Mark was one of those teachers that learns with tremendous joy alongside his students.With the exception of two final year projects (The Bite of the Night and Here Comes a Chopper, to be specific) when I look back at my time in Glasgow, the projects and experiences that stand out all have one connecting factor-- Mark Saunders. He was the head of the student government on which I served as a representative for my year group, and we made great strides in their together. He was my movement teacher, and, having always been a keen "mover" his lessons ignited my imagination-- from Le Coq's 7 movements, to Levels of Tension, to Elements, Buffon, clowning and mask work. But it was working with him collaboratively-- with him at the helm guiding a group. Though I played a small supporting role in Pericles (one of the Second Year Shakespeare plays), I enjoyed every second of it; as well as the Voice and Movement Project: a 10 week experience that serves as a culmination of all you have learned in both departments. It is devised, based loosely on a theme, and the source of extraordinary frustration for some, and joy for others. My group's offering was trans-formative for all of us. I'm also glad to say that I now see Mark annually in some city or another and it has become a great tradition of ours to explore the city we are in with as much vigor and gusto as we brought to the classroom.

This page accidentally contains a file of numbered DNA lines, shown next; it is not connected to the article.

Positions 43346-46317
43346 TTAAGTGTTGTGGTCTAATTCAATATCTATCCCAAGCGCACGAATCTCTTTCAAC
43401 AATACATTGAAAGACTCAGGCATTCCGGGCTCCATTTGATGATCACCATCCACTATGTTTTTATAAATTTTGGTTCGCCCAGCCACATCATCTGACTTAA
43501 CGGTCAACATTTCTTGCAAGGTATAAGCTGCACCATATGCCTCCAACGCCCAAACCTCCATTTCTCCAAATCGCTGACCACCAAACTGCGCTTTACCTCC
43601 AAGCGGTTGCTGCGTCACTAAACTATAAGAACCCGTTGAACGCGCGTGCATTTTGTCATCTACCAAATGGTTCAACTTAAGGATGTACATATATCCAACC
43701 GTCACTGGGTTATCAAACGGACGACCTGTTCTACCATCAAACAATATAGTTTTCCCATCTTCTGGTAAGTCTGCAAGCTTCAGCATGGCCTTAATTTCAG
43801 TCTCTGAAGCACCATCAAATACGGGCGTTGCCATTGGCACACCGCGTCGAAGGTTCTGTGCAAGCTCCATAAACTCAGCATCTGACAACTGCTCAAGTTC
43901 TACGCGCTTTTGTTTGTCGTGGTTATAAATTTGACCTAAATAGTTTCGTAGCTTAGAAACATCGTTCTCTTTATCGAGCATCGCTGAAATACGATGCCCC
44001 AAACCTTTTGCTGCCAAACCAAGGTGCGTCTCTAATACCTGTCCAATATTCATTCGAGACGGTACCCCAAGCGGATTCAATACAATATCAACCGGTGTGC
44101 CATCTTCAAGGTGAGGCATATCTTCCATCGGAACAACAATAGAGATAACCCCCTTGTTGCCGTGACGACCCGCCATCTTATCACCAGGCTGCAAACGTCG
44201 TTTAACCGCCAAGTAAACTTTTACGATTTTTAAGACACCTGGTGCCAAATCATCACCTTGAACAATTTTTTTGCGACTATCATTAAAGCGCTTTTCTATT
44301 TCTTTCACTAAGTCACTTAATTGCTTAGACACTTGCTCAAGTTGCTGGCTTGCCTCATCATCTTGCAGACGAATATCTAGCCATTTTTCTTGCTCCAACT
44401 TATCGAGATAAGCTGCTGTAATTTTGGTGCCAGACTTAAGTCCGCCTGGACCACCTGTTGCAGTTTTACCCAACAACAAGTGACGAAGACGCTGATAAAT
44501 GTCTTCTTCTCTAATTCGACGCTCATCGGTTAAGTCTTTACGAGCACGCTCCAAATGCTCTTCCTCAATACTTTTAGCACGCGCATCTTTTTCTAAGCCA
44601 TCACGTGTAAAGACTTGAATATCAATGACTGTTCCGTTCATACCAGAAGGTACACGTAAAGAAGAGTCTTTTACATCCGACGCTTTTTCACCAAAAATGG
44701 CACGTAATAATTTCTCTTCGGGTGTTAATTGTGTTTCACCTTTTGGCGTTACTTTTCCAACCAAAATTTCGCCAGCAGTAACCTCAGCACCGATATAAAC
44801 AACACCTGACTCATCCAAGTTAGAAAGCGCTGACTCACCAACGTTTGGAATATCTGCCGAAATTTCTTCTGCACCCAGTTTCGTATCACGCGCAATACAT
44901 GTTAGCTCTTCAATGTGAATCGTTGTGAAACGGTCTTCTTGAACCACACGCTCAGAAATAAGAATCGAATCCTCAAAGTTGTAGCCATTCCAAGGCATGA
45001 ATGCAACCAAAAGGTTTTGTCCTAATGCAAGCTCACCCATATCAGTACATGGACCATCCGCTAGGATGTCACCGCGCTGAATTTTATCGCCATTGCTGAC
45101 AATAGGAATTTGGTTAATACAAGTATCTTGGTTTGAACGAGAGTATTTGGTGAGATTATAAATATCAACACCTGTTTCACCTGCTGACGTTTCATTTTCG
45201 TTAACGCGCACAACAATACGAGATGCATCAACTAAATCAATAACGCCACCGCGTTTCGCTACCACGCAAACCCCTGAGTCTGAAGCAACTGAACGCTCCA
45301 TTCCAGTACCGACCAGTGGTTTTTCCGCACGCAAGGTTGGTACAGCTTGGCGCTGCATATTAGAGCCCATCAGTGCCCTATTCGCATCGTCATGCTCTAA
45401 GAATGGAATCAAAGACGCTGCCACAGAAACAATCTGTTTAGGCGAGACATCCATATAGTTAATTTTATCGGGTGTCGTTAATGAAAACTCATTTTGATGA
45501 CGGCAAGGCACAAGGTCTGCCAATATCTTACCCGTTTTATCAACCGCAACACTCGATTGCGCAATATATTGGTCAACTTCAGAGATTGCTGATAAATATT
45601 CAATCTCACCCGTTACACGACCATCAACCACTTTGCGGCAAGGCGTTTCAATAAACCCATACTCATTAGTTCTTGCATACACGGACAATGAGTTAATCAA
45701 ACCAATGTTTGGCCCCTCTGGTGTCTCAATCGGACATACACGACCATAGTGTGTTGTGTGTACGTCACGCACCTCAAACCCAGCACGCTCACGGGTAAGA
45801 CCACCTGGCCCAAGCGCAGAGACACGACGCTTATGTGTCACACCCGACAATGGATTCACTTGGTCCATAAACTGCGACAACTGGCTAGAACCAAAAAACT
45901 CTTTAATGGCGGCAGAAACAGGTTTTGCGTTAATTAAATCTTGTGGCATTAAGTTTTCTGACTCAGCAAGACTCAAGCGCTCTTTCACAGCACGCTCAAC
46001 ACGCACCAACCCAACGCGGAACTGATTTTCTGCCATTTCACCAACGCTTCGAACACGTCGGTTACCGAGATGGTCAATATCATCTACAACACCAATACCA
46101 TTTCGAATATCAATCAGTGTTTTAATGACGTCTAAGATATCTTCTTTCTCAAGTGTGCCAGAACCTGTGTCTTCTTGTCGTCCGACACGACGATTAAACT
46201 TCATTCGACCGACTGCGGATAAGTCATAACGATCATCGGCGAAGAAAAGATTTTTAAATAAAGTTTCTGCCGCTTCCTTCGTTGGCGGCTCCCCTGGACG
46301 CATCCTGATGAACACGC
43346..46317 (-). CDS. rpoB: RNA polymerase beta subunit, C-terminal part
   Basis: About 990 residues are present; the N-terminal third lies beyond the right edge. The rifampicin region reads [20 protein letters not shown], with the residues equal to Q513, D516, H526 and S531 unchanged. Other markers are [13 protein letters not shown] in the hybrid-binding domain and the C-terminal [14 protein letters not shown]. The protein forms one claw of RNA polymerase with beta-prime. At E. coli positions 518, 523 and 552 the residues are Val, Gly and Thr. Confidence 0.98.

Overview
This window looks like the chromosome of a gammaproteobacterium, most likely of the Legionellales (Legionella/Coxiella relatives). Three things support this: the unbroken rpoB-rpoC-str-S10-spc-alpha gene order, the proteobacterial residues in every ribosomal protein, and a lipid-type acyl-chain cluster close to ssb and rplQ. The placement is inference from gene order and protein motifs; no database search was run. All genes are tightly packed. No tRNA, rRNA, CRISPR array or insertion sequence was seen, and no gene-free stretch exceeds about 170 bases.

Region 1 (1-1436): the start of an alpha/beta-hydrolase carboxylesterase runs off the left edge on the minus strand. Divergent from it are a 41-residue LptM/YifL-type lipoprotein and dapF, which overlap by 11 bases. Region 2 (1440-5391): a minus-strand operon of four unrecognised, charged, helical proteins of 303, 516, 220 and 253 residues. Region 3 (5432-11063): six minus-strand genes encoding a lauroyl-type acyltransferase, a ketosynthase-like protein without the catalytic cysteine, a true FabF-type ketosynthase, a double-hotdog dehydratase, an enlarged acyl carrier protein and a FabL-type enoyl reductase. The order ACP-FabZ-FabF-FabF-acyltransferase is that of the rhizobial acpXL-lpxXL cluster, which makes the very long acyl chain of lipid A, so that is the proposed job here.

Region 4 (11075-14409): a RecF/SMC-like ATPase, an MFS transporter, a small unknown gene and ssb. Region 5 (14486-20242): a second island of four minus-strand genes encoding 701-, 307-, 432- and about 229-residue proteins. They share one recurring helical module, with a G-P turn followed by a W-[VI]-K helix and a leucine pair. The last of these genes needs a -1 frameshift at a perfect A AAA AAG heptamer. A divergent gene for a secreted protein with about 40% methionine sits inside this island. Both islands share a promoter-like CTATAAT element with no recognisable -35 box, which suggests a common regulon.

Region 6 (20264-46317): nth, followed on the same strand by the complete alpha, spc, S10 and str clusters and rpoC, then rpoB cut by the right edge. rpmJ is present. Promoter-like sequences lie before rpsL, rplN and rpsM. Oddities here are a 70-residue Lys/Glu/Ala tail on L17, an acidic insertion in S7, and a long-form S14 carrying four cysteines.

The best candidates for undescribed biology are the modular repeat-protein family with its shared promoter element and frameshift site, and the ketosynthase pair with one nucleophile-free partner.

7. Adrian Howells (Guest Artist and Director of Here Comes a Chopper - RSAMD 2004-05)
Adrian's theory of teaching and directing is that everyone operates at their best when their "love tanks" all full! And of course he is correct. He is also the originator of the sentiment that in creation, "IT IS ALL ALLOWED." Sensitive, thoughtful, charming and profoundly creative in the most glorious way, Adrian is an artist first and lives artistically-- he taught me by example how to be an artist in the world, but he also taught me that magic lies beyond the comfort zone. When I look back at my higher education, Adrian's influence is inexorable from the memory-- so much of what I transformed into was because of him. I am honored to have been lead by him as a young person, and even more honored to call him a friend in the present.
This of course is a list of people who had the "title"-- not to mention the countless mentors, role models and colleagues that always have wonderful lessons to share.
Who are your greatest teachers?